Neoliberalism, white supremacy, predatory capitalism, and overdevelopment are all too real and we feel them all too acutely on small islands like St. John. Unfortunately, our problems do not have easy solutions. Therefore, we often find ourselves feeling lost and a tad bit confused.
The Summers End Group wants to build a mega marina in little old Coral Bay. It appears to be a horrible idea.
Advocates for the marina often downplay the environmental impact and argue that the SEG marina will provide jobs for locals and, consequently, improve St. John’s economy. However, many have already pointed out that a marina of this magnitude is likely to damage the mangroves and meadows that are teaming with sea life and home to endangered marine species.
There is also the question of the prospective human impact of this immense project. Can SEG’s development project harm U.S. Virgin Islanders, namely locals? I am under the impression that it will….
- If the plan to build the marina is allowed to proceed despite the overwhelming public outcry and the perceived weaknesses in the environmental assessment reports, application documents, and permits, local leaders might inadvertently intensify growing distrust between locals and government officials. At a time when many residents of the territory are accusing our political leaders of being greedy and corrupt, giving the go ahead to an ill conceived marina might increase the belief that local representatives do and will continue to choose corporate interests over environmental sustainability and the people’s interests.
- Like many other locals and residents, I am not convinced that the aforementioned job opportunities will go to local people. More often than not, racist hiring practices reserve the jobs with the greatest possibilities for upward mobility for non-locals.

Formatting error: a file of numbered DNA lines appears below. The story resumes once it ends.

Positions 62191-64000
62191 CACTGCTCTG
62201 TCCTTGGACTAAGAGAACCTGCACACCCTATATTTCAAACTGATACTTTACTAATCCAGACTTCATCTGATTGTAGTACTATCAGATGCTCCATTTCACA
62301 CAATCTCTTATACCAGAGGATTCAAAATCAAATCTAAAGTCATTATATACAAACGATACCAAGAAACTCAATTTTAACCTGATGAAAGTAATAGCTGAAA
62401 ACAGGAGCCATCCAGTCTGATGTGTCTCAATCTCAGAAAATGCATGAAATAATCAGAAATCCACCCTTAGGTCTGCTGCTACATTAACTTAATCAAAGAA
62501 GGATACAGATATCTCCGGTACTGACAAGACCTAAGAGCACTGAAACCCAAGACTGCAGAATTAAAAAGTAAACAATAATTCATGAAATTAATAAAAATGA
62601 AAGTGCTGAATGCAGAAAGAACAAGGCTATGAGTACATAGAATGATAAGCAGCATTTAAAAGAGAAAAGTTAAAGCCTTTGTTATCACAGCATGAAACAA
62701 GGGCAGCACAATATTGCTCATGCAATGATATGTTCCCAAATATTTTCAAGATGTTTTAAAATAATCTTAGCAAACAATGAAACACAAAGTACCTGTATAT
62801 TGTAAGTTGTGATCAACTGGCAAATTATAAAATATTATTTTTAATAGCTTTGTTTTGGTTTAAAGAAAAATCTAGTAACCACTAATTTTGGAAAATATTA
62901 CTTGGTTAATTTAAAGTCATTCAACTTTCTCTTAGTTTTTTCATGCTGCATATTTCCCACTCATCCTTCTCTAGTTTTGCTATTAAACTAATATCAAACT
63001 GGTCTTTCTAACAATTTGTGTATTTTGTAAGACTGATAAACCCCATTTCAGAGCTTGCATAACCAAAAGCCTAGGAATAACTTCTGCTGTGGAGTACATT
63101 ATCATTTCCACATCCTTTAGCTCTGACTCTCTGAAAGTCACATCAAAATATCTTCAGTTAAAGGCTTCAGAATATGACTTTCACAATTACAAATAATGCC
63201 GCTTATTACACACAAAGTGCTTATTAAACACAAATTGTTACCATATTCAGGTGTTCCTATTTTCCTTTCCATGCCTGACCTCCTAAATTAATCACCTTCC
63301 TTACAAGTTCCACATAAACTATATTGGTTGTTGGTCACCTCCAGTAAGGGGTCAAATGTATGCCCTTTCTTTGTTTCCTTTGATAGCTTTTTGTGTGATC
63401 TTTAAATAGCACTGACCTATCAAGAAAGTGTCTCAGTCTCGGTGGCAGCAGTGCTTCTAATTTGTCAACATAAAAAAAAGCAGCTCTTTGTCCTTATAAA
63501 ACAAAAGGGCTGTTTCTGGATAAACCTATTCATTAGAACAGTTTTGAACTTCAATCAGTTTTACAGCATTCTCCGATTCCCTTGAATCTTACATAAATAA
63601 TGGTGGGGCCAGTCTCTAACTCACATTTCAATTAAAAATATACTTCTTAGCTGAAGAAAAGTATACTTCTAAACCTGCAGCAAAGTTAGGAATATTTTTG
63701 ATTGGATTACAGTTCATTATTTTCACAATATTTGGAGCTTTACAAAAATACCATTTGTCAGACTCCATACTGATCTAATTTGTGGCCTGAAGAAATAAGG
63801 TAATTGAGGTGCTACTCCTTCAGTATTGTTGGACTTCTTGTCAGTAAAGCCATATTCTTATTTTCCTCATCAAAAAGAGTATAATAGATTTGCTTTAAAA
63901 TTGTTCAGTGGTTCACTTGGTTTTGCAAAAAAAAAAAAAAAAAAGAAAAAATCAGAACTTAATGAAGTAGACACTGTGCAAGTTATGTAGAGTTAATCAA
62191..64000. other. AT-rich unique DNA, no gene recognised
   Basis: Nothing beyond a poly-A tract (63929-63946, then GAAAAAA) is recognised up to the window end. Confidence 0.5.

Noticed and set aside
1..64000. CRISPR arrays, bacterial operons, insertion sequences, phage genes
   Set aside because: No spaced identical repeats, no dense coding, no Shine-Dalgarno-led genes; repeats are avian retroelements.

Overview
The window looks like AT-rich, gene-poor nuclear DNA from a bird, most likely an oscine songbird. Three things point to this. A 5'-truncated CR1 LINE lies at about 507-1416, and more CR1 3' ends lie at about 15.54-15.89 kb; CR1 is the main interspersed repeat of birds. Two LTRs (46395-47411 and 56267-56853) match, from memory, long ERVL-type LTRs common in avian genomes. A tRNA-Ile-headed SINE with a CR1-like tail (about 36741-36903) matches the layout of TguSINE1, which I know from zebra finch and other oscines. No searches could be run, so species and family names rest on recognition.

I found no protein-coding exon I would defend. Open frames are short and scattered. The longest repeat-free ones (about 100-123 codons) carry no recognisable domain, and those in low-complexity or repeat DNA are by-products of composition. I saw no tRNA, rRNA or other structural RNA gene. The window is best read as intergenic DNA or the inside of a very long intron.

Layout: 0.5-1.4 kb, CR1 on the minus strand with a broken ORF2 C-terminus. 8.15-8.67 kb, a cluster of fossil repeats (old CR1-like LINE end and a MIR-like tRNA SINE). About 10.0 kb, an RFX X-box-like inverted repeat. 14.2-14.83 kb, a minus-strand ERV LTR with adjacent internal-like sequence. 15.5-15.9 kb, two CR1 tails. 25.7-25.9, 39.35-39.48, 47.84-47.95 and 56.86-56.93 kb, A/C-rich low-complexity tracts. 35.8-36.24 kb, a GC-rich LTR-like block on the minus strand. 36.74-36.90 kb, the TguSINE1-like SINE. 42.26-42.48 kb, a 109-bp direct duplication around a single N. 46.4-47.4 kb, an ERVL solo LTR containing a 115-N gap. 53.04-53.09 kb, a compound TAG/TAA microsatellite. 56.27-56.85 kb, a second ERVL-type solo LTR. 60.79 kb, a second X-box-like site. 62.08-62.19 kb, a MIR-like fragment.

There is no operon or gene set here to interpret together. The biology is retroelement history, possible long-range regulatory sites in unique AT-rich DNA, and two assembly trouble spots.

- The marina might also work to increase land taxes that are already burdensome. On St. John, high land taxes fuel the displacement of local people. Locals are often forced to sell their land when land taxes become too burdensome. If the marina increases the land taxes and locals are unable to pay the astronomical prices, they are more likely to sell.
- If the project is abandoned due to any unforeseen events, it will create an eyesore that could negatively impact land values and the territory’s tourism industry.
- St. John markets itself as a “sleepy” and “quaint” island destination. Overdevelopment is likely to change this perception and undermine our present tourism marketing strategy. The development might be perceived as an eyesore to those who prefer the pristine bay. If St. John is over developed it will be forced to compete with other Caribbean islands because we would have lost one of the key things that makes our island a unique destination. If the number of tourists visiting the island declines as a result of this, many will feel the economic downturn.
- The marina may increase and deepen existing racial disparities. Tourism in the Caribbean is often predicated on racialized landscapes. Local people of color are often relegated to positions of servitude. A mega marina on such a small island is likely to highlight glaring wealth disparities that are inscribed along racial lines.
Yet, some of us support the development project. Why? The answer is quite simple. Our economy needs the money and we are annoyed by the exclusionary politics that underly mainstream ecological conservation projects.